Legislative Assembly for the ACT: 2018 Week 1 Hansard (13 February) . .
of devices. That will free up their time to spend with the children doing what they do best, giving our children the best education possible.
MS LAWDER: My question is to the Minister for Health and Wellbeing. Minister, I refer to an article in the Canberra Times on 2 January this year in which you said:
... as minister I don't need to know everything that's happening. That is why there are seven and a half thousand people working in health. I see my role as providing clear priorities for health ...
Minister, how can you set clear priorities for health when you are unaware of the key issues in your portfolio?
MS FITZHARRIS: I am aware of the key priorities in my portfolio.
MS LAWDER: Minister, why have you not known about key issues in your portfolio including data, poor levels of maintenance, waiting times in the emergency department and flammable cladding?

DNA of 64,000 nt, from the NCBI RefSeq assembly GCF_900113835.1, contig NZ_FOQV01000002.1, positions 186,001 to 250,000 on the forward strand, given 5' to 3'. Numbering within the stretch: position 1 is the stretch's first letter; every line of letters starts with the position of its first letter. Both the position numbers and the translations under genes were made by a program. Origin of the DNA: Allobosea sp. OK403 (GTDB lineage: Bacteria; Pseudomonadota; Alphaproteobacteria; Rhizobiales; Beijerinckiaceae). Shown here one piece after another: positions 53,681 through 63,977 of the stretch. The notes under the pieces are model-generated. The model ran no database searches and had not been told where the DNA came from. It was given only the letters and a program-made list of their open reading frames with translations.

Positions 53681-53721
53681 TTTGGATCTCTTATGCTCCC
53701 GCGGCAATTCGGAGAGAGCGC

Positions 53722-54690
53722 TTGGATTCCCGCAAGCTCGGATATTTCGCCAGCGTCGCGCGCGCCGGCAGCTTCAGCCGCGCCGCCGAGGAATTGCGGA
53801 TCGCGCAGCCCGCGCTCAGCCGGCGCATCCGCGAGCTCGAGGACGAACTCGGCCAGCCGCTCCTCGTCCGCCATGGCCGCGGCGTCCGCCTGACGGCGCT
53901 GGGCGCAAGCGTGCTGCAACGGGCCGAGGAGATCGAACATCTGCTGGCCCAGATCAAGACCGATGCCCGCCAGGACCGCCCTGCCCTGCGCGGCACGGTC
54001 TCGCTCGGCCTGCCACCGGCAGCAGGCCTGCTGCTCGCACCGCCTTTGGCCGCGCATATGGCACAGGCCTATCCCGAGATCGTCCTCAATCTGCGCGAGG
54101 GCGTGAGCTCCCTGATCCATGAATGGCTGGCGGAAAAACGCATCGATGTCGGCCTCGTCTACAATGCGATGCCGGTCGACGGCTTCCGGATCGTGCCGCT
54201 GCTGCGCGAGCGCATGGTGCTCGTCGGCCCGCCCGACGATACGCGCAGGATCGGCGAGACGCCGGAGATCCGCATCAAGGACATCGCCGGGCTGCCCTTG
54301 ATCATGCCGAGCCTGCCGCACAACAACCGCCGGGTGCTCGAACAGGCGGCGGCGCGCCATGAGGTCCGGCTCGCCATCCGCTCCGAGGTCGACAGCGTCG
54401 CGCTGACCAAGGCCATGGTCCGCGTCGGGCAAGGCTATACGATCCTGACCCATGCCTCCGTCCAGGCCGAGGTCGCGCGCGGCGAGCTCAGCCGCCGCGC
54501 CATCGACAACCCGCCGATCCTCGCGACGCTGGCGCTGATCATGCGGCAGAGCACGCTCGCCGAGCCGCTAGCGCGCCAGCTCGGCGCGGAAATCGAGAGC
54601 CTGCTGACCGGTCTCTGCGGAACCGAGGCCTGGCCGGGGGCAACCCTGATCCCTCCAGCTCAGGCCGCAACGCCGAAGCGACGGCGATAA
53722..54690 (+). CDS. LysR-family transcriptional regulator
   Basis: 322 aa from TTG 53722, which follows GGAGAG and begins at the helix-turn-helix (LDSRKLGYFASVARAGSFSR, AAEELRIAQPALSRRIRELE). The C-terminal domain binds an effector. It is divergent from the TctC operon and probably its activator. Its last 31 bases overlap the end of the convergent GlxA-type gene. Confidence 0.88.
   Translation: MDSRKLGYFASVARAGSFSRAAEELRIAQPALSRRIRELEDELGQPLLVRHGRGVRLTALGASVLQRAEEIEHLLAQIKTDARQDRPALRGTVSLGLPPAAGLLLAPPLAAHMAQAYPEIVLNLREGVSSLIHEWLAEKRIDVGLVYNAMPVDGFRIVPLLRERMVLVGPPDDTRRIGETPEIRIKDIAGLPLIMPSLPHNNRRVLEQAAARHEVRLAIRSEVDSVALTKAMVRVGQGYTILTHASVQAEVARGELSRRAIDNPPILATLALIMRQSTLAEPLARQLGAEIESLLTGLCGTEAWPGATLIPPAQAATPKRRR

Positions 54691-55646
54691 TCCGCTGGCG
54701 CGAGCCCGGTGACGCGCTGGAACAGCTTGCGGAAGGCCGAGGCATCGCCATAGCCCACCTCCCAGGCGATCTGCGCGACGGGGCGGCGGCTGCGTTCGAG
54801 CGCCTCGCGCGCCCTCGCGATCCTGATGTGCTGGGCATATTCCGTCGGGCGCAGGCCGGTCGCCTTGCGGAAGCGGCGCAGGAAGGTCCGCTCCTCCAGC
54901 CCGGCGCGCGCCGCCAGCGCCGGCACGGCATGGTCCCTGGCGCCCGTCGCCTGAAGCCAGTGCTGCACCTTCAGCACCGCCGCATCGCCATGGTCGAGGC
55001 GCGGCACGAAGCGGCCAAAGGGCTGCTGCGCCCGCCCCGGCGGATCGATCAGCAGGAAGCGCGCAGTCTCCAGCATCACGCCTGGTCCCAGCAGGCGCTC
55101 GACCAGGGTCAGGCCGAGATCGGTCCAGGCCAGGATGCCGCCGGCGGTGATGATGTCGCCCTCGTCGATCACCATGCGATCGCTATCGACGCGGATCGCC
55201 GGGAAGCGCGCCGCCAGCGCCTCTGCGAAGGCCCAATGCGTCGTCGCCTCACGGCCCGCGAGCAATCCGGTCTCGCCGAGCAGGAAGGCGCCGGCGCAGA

MS FITZHARRIS: I have known about all those issues and I have responded with urgency to them.
MRS DUNNE: Minister, has your lack of knowledge of your portfolio resulted in wrong priorities being set in health?
MS FITZHARRIS: Absolutely not.
Alexander Maconochie Centre—mail policy
MRS JONES: My question is to the Minister for Corrections. Minister, on 5 February 2018, ABC news online revealed that a convicted paedophile sent a letter from the Alexander Maconochie Centre to one of his victims. The report stated, and I quote "The family asked the government how he was able to send it from prison as they believed they were on a no-contact list." Minister, why and how was a convicted paedophile allowed to send a letter from the AMC to his victim?
MR RATTENBURY: Yes, I was disappointed to read that report as well. I am sorry for the family for what happened there. I have written back to them this week. My advice is that they were not on a no-contact list. That has now been remedied. They are now on a no-contact list. That was, of course, for written postage. What I can inform the Assembly is that for email, it is a positive vetting process in the sense that you cannot send emails to particular addresses until it has been approved. So this was exclusively an issue with written postage.
The process for getting on the no-contact list actually requires people to opt in. In this case the family had not done that. I think this has raised some important questions about how people opt in. At the moment, shortly after the completion of the court
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